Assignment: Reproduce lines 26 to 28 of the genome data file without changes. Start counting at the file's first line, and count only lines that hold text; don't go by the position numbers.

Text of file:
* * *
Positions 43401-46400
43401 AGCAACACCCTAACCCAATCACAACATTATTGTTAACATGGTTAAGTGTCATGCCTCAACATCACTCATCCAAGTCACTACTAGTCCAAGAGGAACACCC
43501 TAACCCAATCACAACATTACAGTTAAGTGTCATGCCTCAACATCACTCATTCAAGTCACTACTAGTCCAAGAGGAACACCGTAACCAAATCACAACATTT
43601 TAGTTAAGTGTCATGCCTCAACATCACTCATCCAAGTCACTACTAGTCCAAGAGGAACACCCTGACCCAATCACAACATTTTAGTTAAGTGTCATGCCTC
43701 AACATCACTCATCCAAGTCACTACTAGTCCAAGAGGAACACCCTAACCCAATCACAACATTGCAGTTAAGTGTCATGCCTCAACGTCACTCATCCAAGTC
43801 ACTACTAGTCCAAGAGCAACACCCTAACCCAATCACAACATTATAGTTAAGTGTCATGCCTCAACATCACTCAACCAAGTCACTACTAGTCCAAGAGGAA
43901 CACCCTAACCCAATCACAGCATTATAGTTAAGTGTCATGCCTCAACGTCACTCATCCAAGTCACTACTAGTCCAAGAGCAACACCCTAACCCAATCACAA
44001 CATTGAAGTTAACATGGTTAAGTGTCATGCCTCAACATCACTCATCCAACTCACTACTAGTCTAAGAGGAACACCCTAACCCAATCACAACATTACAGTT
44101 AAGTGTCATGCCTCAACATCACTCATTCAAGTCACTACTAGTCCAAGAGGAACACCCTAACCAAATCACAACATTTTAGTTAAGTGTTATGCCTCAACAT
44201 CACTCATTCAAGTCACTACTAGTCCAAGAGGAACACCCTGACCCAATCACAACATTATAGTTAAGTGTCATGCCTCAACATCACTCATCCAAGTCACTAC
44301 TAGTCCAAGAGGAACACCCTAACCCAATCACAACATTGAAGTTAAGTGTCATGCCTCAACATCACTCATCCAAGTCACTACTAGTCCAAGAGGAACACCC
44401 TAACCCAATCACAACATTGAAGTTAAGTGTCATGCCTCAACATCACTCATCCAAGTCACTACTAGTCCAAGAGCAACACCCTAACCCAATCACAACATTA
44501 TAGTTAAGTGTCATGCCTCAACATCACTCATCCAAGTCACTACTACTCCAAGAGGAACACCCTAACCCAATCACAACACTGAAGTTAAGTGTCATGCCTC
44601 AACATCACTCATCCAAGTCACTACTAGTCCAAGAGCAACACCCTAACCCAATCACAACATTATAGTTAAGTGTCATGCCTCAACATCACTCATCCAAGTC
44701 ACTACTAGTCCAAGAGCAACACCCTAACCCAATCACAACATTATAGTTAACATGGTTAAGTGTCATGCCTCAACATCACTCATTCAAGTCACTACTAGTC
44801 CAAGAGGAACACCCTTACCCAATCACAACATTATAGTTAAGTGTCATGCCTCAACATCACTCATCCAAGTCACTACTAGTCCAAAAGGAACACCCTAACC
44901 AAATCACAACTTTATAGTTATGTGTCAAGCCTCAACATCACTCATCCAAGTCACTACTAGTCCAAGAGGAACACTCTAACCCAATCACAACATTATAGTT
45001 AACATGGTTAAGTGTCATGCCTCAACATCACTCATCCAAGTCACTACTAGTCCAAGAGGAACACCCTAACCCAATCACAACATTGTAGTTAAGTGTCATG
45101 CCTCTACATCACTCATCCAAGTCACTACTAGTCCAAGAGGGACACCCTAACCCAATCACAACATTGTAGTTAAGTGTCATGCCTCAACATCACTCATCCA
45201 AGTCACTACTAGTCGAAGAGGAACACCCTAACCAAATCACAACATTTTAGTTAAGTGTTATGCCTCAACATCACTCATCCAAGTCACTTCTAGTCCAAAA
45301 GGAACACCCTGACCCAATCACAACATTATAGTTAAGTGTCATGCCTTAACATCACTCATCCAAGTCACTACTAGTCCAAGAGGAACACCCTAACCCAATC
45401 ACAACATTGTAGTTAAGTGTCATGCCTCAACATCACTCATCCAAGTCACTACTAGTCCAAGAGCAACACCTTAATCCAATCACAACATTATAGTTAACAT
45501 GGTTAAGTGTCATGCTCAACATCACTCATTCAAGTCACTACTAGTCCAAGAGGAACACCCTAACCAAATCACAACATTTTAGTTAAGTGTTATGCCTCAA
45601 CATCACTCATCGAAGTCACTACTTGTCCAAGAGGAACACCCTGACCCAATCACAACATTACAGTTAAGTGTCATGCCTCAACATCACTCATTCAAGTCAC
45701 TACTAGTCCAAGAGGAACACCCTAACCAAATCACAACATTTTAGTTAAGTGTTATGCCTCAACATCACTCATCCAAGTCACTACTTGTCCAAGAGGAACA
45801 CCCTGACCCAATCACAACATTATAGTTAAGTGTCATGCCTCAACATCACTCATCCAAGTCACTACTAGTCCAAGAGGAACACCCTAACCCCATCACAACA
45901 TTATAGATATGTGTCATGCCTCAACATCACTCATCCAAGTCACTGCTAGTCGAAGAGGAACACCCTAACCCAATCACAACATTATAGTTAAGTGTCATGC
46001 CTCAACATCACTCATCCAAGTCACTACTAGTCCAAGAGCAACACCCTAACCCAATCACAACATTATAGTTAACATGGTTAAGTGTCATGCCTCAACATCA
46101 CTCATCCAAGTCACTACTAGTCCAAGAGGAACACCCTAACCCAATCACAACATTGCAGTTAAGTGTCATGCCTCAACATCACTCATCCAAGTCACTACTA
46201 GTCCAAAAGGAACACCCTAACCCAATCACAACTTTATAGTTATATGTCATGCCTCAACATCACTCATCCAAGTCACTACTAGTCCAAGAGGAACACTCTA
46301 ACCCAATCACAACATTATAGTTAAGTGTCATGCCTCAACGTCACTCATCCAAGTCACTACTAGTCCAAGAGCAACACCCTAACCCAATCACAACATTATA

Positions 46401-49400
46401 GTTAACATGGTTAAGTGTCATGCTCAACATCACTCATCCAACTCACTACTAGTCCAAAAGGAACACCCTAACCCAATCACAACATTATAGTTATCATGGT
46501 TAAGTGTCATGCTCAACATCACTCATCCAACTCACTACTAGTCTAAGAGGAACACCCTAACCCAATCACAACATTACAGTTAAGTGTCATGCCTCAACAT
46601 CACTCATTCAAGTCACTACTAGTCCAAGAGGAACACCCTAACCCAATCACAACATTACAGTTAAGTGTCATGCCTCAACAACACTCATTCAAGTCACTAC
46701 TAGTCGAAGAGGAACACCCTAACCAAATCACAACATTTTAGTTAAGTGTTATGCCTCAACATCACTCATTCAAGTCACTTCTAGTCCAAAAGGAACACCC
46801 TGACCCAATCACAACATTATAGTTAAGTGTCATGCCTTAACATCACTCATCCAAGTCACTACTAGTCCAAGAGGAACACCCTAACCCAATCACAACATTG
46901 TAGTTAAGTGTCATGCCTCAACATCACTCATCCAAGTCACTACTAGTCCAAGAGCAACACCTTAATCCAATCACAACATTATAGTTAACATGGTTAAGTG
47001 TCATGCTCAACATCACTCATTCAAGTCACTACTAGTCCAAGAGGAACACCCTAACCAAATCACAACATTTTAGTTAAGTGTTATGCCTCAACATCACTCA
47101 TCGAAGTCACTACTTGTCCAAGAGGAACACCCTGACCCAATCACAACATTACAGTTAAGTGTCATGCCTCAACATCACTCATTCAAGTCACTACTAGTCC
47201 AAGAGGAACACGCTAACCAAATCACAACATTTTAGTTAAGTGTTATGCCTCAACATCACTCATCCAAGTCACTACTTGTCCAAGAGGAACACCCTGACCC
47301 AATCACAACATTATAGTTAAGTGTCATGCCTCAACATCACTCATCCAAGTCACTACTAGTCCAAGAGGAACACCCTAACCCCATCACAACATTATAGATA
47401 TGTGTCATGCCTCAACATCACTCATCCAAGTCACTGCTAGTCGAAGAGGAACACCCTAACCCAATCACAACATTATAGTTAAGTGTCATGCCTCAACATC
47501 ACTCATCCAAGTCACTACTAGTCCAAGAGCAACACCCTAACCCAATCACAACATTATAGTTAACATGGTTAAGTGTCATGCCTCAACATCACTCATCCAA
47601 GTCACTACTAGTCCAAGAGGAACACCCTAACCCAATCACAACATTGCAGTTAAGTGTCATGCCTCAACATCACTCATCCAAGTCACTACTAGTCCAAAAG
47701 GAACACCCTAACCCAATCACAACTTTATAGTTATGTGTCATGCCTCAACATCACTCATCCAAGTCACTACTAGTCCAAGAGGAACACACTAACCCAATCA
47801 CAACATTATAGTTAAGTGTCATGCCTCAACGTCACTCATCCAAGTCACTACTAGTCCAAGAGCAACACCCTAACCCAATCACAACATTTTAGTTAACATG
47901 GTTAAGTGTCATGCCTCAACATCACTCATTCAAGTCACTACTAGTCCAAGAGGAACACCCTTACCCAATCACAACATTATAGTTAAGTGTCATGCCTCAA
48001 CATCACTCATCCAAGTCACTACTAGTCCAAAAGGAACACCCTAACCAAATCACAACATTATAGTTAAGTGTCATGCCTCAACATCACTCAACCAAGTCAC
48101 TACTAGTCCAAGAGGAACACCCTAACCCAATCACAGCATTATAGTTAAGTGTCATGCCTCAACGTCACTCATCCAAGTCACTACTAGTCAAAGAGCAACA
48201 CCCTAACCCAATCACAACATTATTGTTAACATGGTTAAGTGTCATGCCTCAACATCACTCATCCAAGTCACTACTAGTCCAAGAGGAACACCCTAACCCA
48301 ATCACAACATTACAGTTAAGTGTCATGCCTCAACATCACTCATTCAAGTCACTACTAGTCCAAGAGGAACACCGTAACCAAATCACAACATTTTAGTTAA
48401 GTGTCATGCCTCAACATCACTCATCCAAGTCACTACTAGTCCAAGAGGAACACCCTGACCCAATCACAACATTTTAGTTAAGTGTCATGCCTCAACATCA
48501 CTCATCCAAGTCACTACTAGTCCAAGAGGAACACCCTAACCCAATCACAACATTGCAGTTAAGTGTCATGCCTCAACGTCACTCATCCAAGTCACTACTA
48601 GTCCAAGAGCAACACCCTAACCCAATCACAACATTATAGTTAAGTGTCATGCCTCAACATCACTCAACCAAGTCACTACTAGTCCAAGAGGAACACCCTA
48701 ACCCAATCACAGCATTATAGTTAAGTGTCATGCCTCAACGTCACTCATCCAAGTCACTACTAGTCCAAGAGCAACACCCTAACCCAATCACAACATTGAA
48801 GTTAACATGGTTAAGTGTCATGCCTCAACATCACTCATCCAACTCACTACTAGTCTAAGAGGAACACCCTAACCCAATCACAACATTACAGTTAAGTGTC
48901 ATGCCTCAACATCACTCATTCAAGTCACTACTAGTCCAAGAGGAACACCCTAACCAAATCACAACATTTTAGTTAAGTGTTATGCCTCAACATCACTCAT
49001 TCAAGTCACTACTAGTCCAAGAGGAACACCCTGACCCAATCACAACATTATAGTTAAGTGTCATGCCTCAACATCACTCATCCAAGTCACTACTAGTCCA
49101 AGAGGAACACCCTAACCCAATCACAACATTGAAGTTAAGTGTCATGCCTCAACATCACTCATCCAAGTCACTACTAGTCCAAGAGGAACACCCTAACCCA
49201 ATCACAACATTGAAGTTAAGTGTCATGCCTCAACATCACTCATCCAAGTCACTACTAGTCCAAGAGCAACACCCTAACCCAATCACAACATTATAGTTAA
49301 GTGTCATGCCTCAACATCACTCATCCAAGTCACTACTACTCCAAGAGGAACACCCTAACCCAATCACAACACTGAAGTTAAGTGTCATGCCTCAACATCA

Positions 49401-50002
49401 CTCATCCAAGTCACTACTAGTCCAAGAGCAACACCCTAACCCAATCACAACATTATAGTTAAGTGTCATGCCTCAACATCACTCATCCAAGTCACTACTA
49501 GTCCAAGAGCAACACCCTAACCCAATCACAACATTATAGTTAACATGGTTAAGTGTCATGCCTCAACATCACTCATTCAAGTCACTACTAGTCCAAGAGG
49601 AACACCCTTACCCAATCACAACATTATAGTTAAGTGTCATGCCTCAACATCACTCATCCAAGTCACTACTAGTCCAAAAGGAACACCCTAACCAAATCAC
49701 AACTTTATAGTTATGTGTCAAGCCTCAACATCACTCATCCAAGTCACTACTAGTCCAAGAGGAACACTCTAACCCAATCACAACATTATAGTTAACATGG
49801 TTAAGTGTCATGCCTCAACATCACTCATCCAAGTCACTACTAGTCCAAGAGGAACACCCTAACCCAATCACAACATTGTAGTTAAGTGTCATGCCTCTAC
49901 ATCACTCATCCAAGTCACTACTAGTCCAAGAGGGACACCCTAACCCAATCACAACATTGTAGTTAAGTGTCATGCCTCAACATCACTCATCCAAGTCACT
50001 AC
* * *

45801 CCCTGACCCAATCACAACATTATAGTTAAGTGTCATGCCTCAACATCACTCATCCAAGTCACTACTAGTCCAAGAGGAACACCCTAACCCCATCACAACA
45901 TTATAGATATGTGTCATGCCTCAACATCACTCATCCAAGTCACTGCTAGTCGAAGAGGAACACCCTAACCCAATCACAACATTATAGTTAAGTGTCATGC
46001 CTCAACATCACTCATCCAAGTCACTACTAGTCCAAGAGCAACACCCTAACCCAATCACAACATTATAGTTAACATGGTTAAGTGTCATGCCTCAACATCA